All about Swans on the River

All about Swans on the River
February 11, 2014 Adrian Walters

The Mute Swan is the most spectacular example of bird life on the Sudbury riverside and, in particular, on the Sudbury Common Lands. Whether flying overhead with ponderous wing-beats or ‘gliding’ serenely on the river, they are a wonderful asset to the local environment. At Abbotsbury Swannery in Dorset, the public pays good money to see what is available for free in Sudbury.

It is difficult to remember that a little over twenty years ago there was but one pair of swans on the entire Sudbury Common Lands section of the river. Those birds were named Nike and Nimrod by Maureen Bowden, the ‘swan lady’, who kept a beady eye on them. They nested for a number of years on the wet scrape on North Meadow Common.

The removal of overhead power cables at BallingdonBridge and Friars Meadow significantly reduced the collision danger that killed or injured swans as they flew up and downstream and the end of the use of lead weights by anglers very quickly reduced the incidence of lead poisoning. Prior to that swans would pick up the small lost weights from the riverbed and ingest them. Now any lead weights are buried deep beneath the silt and well out of reach. Thus today, we see swan numbers that would have been quite unimaginable in the early 1990s.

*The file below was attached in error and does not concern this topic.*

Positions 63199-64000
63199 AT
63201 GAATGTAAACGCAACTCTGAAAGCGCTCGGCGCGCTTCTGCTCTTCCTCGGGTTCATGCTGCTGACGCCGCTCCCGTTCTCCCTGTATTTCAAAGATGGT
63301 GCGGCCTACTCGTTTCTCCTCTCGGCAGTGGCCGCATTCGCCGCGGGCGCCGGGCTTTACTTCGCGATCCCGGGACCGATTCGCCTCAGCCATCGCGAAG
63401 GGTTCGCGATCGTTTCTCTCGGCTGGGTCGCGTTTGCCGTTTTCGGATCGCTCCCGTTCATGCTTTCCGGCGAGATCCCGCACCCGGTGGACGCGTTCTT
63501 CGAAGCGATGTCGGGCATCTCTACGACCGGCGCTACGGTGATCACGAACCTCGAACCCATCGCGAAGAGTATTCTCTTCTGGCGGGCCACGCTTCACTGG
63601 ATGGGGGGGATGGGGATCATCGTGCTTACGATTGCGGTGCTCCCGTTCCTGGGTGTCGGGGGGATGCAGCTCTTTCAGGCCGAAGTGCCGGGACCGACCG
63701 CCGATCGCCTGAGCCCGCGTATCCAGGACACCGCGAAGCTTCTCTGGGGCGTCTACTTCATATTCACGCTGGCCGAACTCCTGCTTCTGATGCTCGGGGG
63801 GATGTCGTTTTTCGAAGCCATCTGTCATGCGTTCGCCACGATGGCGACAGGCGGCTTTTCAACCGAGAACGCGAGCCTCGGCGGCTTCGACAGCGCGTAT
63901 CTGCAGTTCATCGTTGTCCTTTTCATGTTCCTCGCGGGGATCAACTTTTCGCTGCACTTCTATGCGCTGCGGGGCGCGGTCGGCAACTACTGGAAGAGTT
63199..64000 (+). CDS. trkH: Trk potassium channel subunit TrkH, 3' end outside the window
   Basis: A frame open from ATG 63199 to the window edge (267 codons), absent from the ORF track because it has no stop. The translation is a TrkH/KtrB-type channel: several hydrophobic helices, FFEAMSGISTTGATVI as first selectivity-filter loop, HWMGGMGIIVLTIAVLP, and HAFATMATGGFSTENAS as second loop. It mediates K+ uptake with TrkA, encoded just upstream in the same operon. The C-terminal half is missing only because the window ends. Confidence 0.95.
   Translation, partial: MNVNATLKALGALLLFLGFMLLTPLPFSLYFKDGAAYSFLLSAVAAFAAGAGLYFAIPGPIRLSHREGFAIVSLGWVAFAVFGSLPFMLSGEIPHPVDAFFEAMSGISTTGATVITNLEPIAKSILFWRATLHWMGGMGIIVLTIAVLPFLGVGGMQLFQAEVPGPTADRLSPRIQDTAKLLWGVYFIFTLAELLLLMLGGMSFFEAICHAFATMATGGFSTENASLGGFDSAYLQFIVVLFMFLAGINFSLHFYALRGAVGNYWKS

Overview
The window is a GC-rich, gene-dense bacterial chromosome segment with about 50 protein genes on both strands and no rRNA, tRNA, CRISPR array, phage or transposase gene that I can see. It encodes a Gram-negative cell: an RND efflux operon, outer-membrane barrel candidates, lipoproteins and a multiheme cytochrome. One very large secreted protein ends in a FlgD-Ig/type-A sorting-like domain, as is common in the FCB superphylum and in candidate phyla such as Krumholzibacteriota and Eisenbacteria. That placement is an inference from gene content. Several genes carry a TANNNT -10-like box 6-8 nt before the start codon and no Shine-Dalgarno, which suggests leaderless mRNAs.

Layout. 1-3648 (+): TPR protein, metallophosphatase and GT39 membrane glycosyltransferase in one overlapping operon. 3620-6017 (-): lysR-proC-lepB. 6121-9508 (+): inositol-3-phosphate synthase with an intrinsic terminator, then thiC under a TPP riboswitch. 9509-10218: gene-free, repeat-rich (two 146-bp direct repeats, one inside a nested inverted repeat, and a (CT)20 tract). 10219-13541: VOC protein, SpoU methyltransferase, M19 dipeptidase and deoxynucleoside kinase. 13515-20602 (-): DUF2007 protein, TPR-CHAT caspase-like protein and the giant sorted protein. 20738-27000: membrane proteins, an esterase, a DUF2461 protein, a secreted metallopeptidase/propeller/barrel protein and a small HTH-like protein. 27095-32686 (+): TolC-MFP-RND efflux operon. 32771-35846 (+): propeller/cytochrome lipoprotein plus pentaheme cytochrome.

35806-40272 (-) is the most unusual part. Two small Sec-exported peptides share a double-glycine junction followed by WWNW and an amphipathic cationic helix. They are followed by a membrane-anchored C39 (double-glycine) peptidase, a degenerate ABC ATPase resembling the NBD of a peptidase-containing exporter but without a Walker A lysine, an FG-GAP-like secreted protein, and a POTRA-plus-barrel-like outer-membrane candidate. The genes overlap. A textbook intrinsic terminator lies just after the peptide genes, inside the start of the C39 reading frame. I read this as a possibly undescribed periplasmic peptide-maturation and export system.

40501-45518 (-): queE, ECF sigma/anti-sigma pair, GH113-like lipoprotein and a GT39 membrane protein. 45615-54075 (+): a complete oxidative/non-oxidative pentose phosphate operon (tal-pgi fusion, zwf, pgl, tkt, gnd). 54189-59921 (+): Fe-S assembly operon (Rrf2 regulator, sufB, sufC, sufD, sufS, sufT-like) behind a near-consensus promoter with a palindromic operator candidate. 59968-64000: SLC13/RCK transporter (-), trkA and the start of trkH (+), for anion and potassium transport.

Originally the swans gathered at the Croft for feeding but one particularly powerful territorial cob moved the birds upstream and feeding then became established at Brundon. Of course, it is only through liberal feeding by people that encouraged the establishment of a large gregarious group.

Over the years there have been numerous incidents involving the swans at Brundon because some people encourage them out of the water to feed on the riverbank, the lane and even on the bridge. As a result swans have been injured or killed by passing agricultural and residential traffic.

Following representations, the Trustees agreed some considerable time ago to fence off the area to prevent swans from gaining access to the lane and the bridge. The work was to have taken place once the Environment Agency had installed a canoe portage point and provided the charity with a gate. However, with no progress in that direction, the fencing work will take place within the next few weeks. This work may prove unpopular with some people but it is necessary in order to avoid further injuries to swans and inconvenience to those driving across the bridge.